WHEN they lined up for their first World Cup match on a manic May Monday in Wellington against Wales 28 years ago, the Irish pioneers stood to attention for the anthems.
They paid due respect as their opponents belted out ‘Mae Hen Wlad fy Nhadua’, a familiar tune which hadn’t done Wales much good when virtually the same Irish team had beaten them at Cardiff Arms Park the previous month in the Five Nations.
The applause from a thin crowd of fewer than 20,000 having died down, the Ireland XV had not the foggiest idea of what they were about to hear. Only then, when the sound began crackling over the tannoy, did they realise what had set them apart at that inaugural World Cup.
They were the only team there without an anthem to call their own. The Irish management, headed by the inestimable Syd Millar, had ticked every box except one. The organisers wanted a piece of music, a requirement which sounded simpler than it was for an all-Ireland team drawn from both sides of the border.
The story goes that at the 11th hour someone was sent to find a record shop in downtown Wellington and come back with a song which would be a reasonable substitute.
The real thing, ‘Amhrán na bhFiann’, was not played in deference to the players from the North brought up on ‘God Save The Queen’. Someone had found, or thought he had found, the solution on a James Last CD. And so, on the day when they were suitably fired up to make history by having gone where no Irish team had gone before, they puffed their chests out and listened to a 19th century ballad, ‘The Rose of Tralee’.
Trevor Ringland, Ireland’s right wing and a Lion in his own right, remembers it only too well. “We’d just listened to the Welsh anthem and I was thinking: ‘What are we going to get?’ “And then when it came over the loudspeakers, we all went: ‘What!?’
“There are many songs for which you would think about laying down your life but ‘The Rose of Tralee’ is not one of them. Whether there was something wrong with the public address system I don’t know, but it was just about the worst recording I’d heard. I’m not sure I’d want to attribute it to James Last.
“I loved what the late Con Houlihan had to say about it in the paper the next day — that for the next match the song should be renamed ‘God Save The Rose of Tralee’.”
Another Irish player, Neil Francis, called it, with typical hyperbole, “the worst compromise of all time”. According to Francis, he and his teammates “stood there in stony-faced silence” in reaction to a song he said he had never heard of.
What happened on the field effectively condemned Ireland to an early exit. Unable to muster anything more than two Michael Kiernan penalties, they lost the match, 13-6, and with it the chance of qualifying for the quarter-finals.
‘The Rose of Tralee’ survived for as long as Ireland lasted at that first global jamboree — which meant three more matches. However much the song has been derided for its sudden elevation to anthem status, it did prove the catalyst for something rather more appropriate.
Ringland, a solicitor in Larne, is better qualified than any other international to speak on the subject and rugby as a unifying force in a divided country. His work across the sectarian divide in promoting all kind of initiatives earned him the Arthur Ashe award for courage, an honour shared with the Belfast basketballer David Cullen for their work with PeacePlayers International.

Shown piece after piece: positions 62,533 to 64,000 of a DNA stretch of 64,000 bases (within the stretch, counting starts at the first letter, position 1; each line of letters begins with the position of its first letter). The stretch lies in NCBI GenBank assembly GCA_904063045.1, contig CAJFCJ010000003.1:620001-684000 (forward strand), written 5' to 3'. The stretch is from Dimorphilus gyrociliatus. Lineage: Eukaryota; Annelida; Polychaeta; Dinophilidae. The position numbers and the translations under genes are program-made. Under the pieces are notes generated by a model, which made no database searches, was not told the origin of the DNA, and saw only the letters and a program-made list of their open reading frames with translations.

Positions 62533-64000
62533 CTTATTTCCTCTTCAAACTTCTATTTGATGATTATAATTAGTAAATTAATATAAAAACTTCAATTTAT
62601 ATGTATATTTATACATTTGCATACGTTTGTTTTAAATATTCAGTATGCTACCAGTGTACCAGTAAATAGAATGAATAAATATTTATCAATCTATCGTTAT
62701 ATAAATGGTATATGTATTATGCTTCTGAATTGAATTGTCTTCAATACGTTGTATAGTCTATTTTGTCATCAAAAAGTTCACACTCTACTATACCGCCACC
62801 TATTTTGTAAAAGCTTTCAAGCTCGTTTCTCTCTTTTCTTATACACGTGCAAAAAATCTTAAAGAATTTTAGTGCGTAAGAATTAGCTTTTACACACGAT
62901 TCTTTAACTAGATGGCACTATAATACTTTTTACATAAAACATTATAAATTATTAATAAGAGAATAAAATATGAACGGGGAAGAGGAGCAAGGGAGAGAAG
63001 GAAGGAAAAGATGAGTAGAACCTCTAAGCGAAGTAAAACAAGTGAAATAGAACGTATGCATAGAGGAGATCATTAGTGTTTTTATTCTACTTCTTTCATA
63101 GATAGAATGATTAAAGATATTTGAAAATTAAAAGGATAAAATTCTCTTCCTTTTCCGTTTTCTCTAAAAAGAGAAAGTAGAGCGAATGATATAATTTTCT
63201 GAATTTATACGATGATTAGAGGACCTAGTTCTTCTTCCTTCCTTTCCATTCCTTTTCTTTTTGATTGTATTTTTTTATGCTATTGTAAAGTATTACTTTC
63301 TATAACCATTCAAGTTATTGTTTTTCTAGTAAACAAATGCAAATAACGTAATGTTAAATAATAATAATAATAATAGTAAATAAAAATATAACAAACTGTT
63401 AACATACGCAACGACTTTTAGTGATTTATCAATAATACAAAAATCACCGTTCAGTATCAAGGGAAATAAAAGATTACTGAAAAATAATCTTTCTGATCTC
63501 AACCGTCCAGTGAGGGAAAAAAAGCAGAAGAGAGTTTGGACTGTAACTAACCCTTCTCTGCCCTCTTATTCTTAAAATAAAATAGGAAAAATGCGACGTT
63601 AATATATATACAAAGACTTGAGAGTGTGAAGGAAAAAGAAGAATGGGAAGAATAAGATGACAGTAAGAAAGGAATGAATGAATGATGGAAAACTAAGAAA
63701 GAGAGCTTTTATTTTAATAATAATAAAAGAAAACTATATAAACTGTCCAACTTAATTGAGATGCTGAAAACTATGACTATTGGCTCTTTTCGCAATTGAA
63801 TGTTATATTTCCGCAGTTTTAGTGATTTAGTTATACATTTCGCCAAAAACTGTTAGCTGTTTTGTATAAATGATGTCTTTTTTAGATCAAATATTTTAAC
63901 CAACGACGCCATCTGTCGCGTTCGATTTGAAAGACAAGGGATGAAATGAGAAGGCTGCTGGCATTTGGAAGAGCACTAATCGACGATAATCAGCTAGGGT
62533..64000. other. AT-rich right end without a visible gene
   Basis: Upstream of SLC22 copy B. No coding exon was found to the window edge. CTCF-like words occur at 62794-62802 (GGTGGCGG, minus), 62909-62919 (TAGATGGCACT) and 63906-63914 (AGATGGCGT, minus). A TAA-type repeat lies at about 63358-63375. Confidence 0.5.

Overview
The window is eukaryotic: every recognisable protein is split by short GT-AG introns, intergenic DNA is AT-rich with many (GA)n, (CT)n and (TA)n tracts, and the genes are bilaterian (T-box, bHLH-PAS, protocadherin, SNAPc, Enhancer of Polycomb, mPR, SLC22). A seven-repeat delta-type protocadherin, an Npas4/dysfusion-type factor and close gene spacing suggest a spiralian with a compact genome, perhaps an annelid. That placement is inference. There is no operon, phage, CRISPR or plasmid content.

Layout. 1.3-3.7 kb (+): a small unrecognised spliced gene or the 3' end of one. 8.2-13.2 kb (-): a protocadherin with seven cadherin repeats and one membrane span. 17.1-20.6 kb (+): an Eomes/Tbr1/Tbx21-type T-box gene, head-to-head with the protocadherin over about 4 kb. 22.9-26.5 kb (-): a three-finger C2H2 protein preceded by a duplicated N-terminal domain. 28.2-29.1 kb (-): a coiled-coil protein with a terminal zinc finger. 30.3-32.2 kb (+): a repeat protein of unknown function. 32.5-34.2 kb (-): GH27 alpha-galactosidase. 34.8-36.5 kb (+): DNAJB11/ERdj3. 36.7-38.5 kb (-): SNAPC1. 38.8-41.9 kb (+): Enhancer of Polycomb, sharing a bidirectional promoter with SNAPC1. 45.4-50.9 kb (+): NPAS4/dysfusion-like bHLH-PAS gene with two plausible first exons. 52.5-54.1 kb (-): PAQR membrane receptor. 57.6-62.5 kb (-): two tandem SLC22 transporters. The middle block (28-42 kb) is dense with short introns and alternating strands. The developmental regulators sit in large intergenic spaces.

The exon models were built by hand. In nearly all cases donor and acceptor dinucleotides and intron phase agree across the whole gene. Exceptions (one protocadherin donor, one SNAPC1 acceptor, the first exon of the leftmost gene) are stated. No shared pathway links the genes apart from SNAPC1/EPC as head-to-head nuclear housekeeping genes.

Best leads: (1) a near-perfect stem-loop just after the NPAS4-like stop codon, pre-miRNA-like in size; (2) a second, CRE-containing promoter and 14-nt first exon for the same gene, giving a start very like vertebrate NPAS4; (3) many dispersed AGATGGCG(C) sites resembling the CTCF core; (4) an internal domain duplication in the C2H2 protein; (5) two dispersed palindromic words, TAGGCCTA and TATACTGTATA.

“‘The Rose of Tralee’ experience made everyone, north and south, realise we needed something,” Ringland said. “Nobody appreciated that more than Syd Millar who had been team manager in 1987. For me, he is the world’s all-time great rugby person, not just because of what he’s done for Ireland rugby, Ulster rugby, Lions rugby, and world rugby. He’s always played such a positive role.
“It was probably the likes of Syd and a few others at the IRFU who went to see the musician Phil Coulter and he came up with ‘Ireland’s Call’. People attack it from time to time but no matter what they say, it works for me. It really does.
“It captures the essence of rugby in this island of ours. Rugby succeeds in building relationships when others are trying to destroy them. When Wales and Scotland declined to come to Dublin back in 1972 because of the Troubles, England came and what an occasion that was.
“None of us will forget that day, just as none of us will forget that powerful moment when England played Ireland at Croke Park. It was the first time I sang all three anthems, including ‘The Soldier’s Song’.
“I did it out of respect, to underline the sense of inclusion we felt that day. ‘Ireland’s Call’ shows we can create symbols embraced by all of Ireland. It goes to show that something really positive came out of ‘The Rose of Tralee.”
In reaching out across the divide to “break down the old barriers”, Ringland has not been afraid to make a stand.
Five years ago, for example, he asked Ulster Unionist Party member Tom Elliott if he was prepared to support an Ulster county in the All-Ireland GAA final by going to Croke Park. When Elliott refused, the Irish Lion resigned from the party.
Ringland is now playing a key role in uniting long-divided communities in Belfast in a project called, ‘A Game of Four Halves’ — Gaelic, soccer, rugby, and community relations wrapped into one.
“It’s been devised by Paul Brown, the youth co-ordinator at Knock Presbyterian church in Belfast,” Ringland says. “Kids get a chance to play all three. They come from both sides of the peace wall and they play as one. The brilliant thing is that they take part with their parents’ approval and the full support of the Ulster GAA, the Irish FA, and Ulster Rugby.”
And they don’t line up for The Rose of Tralee…